The importance of working teens

With summer only a few weeks away, many high school students are starting to apply for summer jobs. Unfortunately, the number of applicants isn’t as high as one might think.

In 2002, The Bureau of Labor Statistics conducted research that shows a rise and decline in 16-19 year old workforce involvement from 1948-2000. According to the graph, the percentage of teen labor peaks around the 1975-1980 and then steadily declines into the 2000s. It’s very certain that the percentage has continued to decrease into the 2010’s. Why is this?

In addition to general economic factors and a lower availability of jobs, a big reason for the continued decrease in teen labor is modern parenting. According to a Time article by Suzanna de Baca, “Many parents have mixed feelings about their children working. Some parents…feel strongly that their child should get a job. Others would like their kids to work but feel that sports and volunteering and other activities that might help get them into college are more important.”

Extracurricular activities are important, but working even the simplest jobs in your teens has numerous benefits, many of which are useful for working and holding jobs in the future. Some of those benefits are listed below:

 

More responsibility:
Although teens begin learning about responsibility skills in school, having a job enables them to practice those skills in a new environment. All employees, regardless of the job, are expected to be on time and do work efficiently and effectively. Because of this, responsibility also becomes much more individualized, as everyone usually has a different task required of them. Having more experience with individual responsibility is important because it helps teens develop stronger self discipline and job skills for the future.

 

Improved networking/social skills:
Having a job involves communicating with people from all walks of life: adults, children, other teens, etc. This makes jobs great places to meet new people and make friends outside of school. Many jobs also involve working with customers and accommodating their needs. Being social with everyday strangers and other employees builds confidence and shapes people/teamwork skills.

 

 The value of a dollar:
Because most modern families feel iffy about their teens having jobs, money is usually just given them without another thought. Money eventually becomes taken for granted. When teens are forced to work for their own spending money, they start to appreciate and understand its value. In addition, teens also start to understand how to manage their own finances. Again, personal finance skills are important to practice. One day, teens won’t have their parents around to do their finances for them.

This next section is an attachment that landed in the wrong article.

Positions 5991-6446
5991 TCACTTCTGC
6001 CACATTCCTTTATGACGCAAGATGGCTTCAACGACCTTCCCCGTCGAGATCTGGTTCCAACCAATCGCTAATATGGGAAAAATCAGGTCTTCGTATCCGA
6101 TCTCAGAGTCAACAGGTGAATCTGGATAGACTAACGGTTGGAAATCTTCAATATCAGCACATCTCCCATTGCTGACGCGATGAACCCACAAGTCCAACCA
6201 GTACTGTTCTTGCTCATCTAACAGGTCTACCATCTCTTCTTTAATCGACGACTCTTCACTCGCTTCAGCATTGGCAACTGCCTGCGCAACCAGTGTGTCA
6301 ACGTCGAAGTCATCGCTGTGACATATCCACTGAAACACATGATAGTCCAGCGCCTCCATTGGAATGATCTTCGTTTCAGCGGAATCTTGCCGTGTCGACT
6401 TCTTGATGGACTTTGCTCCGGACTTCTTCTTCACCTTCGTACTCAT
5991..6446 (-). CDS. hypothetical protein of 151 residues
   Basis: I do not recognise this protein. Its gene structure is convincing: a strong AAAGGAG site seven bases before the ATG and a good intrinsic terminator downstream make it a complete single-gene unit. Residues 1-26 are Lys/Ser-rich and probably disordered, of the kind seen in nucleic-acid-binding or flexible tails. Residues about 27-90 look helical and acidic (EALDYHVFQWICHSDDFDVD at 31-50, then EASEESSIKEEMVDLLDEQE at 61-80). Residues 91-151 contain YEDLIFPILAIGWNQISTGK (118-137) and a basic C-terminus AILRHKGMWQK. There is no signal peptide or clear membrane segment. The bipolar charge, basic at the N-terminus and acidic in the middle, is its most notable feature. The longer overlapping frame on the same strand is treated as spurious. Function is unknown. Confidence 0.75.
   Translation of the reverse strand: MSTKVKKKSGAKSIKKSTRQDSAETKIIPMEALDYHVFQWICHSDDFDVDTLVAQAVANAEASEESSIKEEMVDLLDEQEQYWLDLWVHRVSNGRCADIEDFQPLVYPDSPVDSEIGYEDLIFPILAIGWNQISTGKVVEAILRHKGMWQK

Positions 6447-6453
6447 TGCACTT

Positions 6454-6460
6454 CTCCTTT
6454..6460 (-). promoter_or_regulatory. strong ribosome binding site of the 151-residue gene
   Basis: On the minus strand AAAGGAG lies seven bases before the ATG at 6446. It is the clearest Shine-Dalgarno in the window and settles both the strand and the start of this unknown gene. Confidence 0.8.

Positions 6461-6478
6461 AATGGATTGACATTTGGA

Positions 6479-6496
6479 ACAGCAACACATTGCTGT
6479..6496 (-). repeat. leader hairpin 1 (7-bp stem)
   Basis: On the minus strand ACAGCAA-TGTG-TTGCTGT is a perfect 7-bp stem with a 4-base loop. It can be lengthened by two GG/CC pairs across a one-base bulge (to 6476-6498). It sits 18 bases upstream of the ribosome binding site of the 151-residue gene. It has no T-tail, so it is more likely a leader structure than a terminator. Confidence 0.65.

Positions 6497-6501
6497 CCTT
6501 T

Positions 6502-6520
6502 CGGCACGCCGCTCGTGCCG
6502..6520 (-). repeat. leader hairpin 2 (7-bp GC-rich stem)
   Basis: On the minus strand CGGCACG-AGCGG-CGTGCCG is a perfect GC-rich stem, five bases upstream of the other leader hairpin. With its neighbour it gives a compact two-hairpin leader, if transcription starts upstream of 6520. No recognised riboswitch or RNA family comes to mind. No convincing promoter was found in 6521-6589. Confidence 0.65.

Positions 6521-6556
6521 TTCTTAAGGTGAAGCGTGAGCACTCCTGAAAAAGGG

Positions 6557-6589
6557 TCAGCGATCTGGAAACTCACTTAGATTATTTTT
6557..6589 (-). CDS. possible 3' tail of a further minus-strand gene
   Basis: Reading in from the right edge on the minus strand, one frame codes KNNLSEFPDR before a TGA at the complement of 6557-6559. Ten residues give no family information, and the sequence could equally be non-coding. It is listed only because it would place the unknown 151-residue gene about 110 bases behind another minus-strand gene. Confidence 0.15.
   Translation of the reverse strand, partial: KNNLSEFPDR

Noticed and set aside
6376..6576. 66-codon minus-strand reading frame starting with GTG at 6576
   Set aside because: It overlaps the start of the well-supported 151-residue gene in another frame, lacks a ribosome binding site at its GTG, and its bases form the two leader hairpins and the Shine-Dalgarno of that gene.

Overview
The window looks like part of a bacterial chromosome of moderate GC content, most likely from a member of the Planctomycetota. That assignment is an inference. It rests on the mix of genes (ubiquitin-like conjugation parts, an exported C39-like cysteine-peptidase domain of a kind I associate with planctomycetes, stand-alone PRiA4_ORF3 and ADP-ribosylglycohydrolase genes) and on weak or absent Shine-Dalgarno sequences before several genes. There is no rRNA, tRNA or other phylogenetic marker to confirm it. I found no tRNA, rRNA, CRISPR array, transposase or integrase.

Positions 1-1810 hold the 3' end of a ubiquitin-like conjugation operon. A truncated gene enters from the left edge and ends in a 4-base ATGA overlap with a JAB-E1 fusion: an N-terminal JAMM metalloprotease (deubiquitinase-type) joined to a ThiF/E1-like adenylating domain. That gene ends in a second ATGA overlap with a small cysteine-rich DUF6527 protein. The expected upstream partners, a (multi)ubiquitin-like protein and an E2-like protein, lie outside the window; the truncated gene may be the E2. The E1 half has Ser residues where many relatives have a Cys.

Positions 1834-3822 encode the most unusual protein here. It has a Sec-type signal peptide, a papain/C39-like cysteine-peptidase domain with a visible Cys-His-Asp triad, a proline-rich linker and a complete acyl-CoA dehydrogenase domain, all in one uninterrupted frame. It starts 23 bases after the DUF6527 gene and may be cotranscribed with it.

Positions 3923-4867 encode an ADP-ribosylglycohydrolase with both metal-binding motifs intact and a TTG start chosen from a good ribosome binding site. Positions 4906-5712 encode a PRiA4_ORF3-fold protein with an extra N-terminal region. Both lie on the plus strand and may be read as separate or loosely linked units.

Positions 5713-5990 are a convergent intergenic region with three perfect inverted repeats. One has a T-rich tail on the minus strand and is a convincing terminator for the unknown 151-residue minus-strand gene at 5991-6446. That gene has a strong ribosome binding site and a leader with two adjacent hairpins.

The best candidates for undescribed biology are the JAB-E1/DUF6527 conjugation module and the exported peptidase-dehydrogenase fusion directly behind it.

Resume building:
Just like sports, clubs and extracurriculars outside of school, having experience with jobs looks good on resumes and college applications. It lets others know that those who’ve worked before are familiar with skills and traits associated with having a job early on, like responsibility, discipline and self motivation.

Brooke Sturdivant, sophomore, agrees that working in your teens can be a very valuable experience. The useful benefits inspire her to begin working in the near future.

“What inspires me to get a job is the experiences you gain while working, because you learn so many different aspects of life. You not only learn how to do whatever it is that job requires you to do, you often learn social skills as well,” said Sturdivant in an e-mail interview.

Since it’s harder for teens to work during the school year, a better alternative would be to work during the summer. Even small jobs, like babysitting, tutoring and doing yard work, prove to practice and strengthen important character traits and skills. For this reason, Sturdivant encourages more teens to participate in summer jobs.

“I think a summer job is something that every teen should experience at least once. Not only does it get you out of your house, it shows you the value of a dollar and what it means to earn your money. Also, if you’re not getting the promotions and praise in school that you would like to have, a job is somewhere that you could definitely earn that, just by showing up more, so it gives teens an extra opportunity to succeed,” said Sturdivant.

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